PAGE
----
By Pat Launer
Admit it. Once or twice in your life (in childhood? this morning?) you’ve had a Peter Pan fantasy: no responsibilities, no obligations, no growing up. Whatta life, right?
J.M. Barrie’s most famous creation remains, after 111 years, endlessly, eternally intriguing. The 2004 film, starring Johnny Depp as Barrie, explored the backstory and impetus for the invention of the irresistible character. And in 2012, “Finding Neverland” became a musical based on the movie, and premiered on Broadway, directed by Tony Award-winner Diane Paulus.
Now, the national touring production (under Paulus’ guidance) has alighted in San Diego — its first local visit — and an elaborate affair it is.
The scenic design and set changes, the lighting, sound, projections and special effects are superb. Real theater magic is made repeatedly, by director Diane Paulus and her creative team.
But the first act is frenetic, almost frantic, with stage business — which seems to be intended to mask a dull book and uninspired score.
We meet the famous playwright, James Barrie (Billy Harrington Tighe)and his demanding producer, Charles Frohman (marvelous Tom Hewitt, who later morphs into a deliciously devious Captain Hook), as well as Sylvia Llewelyn Davies (Christin Dwyer) and her four young sons (played by talented actors ranging in age from 9 to 12).
The chorus works overtime, with dancing, rope-hanging, acrobatic moves and all manner of histrionics (some characters are played way over the top).
Barrie is in a rut; his current play isn’t doing well, Frohman is going broke, and he must complete a new hit play ASAP.
As soon as Barrie meets the Llewelyn Davies family, his inner child is unleashed. He bonds with the boys (whose father died a year ago) and falls for their mother (though not for their nasty, supercilious grandmother, who will become the inspiration for the Crocodile).
The games they play — even their names (Peter and Michael) inspire “Peter Pan,” which does, in fact, become an instant hit; Barrie brings orphans into the opening night audience and they spark the rapturous response to the production. (Ultimately, Barrie donated all his earnings to a London orphanage). By the end of the play, the four boys are orphans, too — but Barrie and their grandma share child-rearing responsibilities, at Sylvia’s request. (Barrie’s uptight wife has already left him by this time).
There’s a lot more to connect with in the second act, and more energetic numbers, including “The World is Upside Down,” “Play” and “Something About this Night.” To be fair, the first-act song “Circus of Your Mind” is pretty entertaining, too.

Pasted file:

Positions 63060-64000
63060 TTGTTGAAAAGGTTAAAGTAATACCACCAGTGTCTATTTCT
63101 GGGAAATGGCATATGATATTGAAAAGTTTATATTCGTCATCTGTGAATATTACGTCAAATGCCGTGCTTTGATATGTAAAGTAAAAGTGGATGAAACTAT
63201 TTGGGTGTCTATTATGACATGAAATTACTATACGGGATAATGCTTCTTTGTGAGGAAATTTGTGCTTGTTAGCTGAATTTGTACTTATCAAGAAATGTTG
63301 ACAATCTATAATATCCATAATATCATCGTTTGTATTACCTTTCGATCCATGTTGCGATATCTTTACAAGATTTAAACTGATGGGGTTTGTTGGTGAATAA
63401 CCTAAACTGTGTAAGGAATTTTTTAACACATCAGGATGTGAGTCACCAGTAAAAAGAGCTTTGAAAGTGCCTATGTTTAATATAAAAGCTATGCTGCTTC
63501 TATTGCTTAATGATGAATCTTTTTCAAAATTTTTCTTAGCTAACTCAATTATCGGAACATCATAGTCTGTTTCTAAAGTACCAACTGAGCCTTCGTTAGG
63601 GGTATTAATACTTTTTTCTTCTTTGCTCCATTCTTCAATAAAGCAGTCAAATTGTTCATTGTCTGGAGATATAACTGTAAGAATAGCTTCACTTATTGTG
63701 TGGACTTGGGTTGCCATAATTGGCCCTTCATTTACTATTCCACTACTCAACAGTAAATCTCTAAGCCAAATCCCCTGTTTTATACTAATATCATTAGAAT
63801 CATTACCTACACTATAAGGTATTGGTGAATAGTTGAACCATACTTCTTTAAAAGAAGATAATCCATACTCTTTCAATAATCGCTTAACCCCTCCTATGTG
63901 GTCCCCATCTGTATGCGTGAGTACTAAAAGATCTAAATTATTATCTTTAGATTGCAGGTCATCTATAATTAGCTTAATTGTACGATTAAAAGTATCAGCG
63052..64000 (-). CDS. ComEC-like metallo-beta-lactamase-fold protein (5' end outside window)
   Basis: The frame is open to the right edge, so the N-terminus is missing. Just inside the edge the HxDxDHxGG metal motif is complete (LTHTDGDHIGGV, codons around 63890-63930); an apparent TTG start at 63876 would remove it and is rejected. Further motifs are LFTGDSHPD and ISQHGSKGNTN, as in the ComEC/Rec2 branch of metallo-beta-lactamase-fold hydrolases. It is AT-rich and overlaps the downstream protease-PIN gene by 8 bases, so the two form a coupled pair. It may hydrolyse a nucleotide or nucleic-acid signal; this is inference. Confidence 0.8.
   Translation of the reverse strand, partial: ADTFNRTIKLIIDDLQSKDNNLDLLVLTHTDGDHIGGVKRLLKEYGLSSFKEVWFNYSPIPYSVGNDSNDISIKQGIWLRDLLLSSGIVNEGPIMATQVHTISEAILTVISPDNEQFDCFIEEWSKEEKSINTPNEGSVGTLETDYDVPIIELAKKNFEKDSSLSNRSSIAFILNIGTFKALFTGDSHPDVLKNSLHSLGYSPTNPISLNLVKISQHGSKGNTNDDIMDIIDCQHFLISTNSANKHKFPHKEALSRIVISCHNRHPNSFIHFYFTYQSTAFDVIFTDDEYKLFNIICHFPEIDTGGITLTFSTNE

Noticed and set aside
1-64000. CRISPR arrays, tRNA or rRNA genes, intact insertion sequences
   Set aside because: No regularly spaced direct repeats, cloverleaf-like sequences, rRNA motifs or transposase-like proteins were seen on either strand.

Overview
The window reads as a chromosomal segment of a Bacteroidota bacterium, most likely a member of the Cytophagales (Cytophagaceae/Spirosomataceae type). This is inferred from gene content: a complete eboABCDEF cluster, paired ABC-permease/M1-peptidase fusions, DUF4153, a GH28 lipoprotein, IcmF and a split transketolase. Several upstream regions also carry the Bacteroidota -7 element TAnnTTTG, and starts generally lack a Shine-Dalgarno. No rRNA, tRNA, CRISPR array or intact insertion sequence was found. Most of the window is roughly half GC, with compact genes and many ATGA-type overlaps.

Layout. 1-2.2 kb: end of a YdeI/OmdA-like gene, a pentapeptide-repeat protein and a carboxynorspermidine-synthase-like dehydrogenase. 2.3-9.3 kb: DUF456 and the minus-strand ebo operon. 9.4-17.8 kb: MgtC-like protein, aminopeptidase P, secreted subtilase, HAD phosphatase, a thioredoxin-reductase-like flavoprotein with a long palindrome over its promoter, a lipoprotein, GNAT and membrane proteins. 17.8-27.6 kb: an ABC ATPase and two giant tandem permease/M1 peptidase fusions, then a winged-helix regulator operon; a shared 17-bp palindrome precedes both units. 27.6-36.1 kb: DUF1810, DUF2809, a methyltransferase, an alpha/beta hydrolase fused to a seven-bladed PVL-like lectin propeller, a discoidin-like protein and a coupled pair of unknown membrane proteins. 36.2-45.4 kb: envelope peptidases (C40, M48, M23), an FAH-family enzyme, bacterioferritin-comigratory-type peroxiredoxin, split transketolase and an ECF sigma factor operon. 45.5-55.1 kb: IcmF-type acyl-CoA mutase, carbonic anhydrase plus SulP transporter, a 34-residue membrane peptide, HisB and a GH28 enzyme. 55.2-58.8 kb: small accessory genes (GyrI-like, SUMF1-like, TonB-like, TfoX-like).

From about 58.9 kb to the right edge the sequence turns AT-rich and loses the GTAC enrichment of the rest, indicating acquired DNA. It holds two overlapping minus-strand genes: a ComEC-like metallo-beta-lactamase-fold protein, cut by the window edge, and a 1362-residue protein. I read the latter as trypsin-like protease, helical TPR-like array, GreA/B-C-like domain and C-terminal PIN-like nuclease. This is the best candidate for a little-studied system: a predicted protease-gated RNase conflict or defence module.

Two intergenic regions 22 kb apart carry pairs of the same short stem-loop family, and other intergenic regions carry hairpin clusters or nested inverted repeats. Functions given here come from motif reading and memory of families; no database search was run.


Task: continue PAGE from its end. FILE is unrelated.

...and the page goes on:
The problem is that Barrie himself isn’t a very interesting character; nor is Sylvia. Tighe is a fine singer and agile performer. He’s most likely playing the role just the way Matthew Morrison did on Broadway. But this James Barrie (and perhaps the real one) just is not that engaging or charismatic.
In the film, Johnny Depp made him a delightfully quirky character, with a whimsical sense of humor. There’s little of that here. The two leads feel very tamped down.
The score (by Gary Barlow & Eliot Kennedy) rarely advances character or action, and isn’t very memorable. The eight-piece orchestra doesn’t make much of a splash. The book (James Graham) takes a long time to get going.
But the story itself, based in fact, is compelling and seductive. And it reminds us to get back to our own sense of play, imagination and youthful wonder. When Sylvia succumbs to what is most likely tuberculosis, it’s hard to maintain your composure. Her demise and departure (for Neverland, natch) comprise the most eye-popping, magical scene in the show. Pixie dust! A floating shawl! Talk about your dramatic exits.
The show’s message, and the many theater in-jokes and sly sarcasms, make this a musical geared toward adults. But the numerous young people in the audience seemed to be loving it, too. And why not? There’s almost constant, swirling, kinetic change and action — and kids — involved.
“Finding Neverland” may be a flawed piece of work, but there’s a lot to like about this elaborate production — especially if you believe in fairies (“Darling,” says one limp-wristed actor when asked, “I work in the theatuh. I see them every day!”).
So, go ahead and clap for Tinkerbell – and the rest of this effort, which reminds us that, as one song puts it, “the world is mysterious and wild/ when you start to see it through the eyes of a child.”
- “Finding Neverland,” a national tour brought to us by Broadway San Diego, runs through April 9 at the Civic Theatre, 1100 Third Avenue downtown
- Performances are Thursday-Saturday at 7:30 p.m., Sunday at 6:30 p.m., with matinees on Saturday at 2 p.m. and Sunday at 1 p.m.
- Running Time: 2 hrs. 30 min.
Pat Launer is a long-time San Diego arts writer and an Emmy Award-winning theater critic. An archive of her previews and reviews can be found at patlauner.com.
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